VIDA, a feminist nonprofit aimed at fighting the lack of gender parity in contemporary literature, has released their 2017 VIDA Count, which tallies the gender disparity in major literary publications and book reviews. The VIDA Count examines thirty-nine journals and periodicals to provide a numerical breakdown of their demographic representations.
The 2017 Main VIDA Count found only two of fifteen major literary publications, Granta and Poetry, published 50 percent women writers. Eight of fifteen, a simple majority, published less than 40 percent women. A notable change in gender parity consisted of the The New York Review of Books, which dropped to the count’s lowest rank at 23.3 percent publications from women. Boston Review also dropped nearly ten points to 37.8 percent in 2017.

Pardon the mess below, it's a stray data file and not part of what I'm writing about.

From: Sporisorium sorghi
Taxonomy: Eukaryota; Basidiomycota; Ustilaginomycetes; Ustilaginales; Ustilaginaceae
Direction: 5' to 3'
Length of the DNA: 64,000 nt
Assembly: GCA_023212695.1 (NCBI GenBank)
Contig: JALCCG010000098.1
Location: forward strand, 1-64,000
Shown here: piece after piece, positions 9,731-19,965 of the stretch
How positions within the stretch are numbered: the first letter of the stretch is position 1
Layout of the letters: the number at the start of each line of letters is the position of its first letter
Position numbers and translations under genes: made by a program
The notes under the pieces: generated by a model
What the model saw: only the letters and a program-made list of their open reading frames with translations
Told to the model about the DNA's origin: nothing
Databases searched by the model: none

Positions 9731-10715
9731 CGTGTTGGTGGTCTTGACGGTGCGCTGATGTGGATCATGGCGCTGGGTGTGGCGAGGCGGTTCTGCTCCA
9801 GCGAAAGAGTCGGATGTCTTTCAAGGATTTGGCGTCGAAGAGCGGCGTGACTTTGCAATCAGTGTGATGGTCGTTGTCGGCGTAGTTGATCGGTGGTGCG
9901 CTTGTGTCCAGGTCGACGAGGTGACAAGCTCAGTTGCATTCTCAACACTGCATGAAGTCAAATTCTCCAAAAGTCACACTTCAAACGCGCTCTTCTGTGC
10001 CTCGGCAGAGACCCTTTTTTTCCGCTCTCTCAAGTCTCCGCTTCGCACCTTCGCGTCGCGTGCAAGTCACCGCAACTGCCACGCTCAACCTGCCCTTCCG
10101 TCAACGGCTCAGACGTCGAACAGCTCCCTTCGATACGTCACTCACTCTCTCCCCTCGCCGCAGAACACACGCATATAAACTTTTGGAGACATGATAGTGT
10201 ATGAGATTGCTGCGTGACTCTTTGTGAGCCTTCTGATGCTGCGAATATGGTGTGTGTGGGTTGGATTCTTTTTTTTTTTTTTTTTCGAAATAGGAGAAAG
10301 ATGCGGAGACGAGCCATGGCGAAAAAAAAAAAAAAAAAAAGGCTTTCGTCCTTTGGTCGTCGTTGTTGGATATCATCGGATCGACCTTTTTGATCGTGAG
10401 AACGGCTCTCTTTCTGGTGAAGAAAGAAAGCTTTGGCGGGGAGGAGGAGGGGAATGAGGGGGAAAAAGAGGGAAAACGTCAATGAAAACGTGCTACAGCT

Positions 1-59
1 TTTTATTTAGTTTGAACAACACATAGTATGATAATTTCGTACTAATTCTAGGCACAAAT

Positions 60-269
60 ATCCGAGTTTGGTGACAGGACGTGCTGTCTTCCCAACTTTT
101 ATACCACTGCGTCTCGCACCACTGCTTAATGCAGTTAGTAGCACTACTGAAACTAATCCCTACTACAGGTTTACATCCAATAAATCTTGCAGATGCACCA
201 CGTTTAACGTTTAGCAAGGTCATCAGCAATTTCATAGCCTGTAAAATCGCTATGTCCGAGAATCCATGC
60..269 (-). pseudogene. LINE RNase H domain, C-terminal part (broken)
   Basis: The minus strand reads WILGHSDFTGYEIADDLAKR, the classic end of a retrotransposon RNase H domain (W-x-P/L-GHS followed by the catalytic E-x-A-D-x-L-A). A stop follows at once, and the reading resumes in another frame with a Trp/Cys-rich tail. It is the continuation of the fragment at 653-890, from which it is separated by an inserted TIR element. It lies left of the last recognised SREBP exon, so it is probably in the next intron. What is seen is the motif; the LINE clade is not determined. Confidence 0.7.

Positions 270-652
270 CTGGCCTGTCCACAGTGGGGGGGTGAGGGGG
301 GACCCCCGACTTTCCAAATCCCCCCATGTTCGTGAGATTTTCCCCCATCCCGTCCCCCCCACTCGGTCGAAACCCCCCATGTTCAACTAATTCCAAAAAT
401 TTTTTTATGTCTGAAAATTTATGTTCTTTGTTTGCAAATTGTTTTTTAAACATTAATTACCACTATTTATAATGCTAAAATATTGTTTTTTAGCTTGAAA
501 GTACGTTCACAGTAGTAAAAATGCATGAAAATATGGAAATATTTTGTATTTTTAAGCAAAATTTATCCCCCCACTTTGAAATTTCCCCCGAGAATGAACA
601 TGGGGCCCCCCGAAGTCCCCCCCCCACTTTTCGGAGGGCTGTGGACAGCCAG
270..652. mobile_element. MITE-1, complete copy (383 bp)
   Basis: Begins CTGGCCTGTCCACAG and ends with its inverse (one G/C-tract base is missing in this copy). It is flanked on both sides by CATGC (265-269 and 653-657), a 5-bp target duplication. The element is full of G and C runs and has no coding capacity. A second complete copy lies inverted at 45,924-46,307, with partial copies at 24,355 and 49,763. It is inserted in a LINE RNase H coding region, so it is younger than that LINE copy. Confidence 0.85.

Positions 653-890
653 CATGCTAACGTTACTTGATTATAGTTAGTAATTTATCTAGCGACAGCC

“This is a good reminder that achieving gender parity is not a one-time goal,” wrote Amy King and Sarah Clark, members of the VIDA Board of Directors.
Some publications were able to show significant improvements in this year’s count. The Paris Review, a literary staple of the US, increased their representation of women writers to 42.7 percent, up from 35 percent in 2016. Tin House also managed to hover around 50 percent, dropping 0.9 points to 49.7 percent. Get the full story on VIDA's site.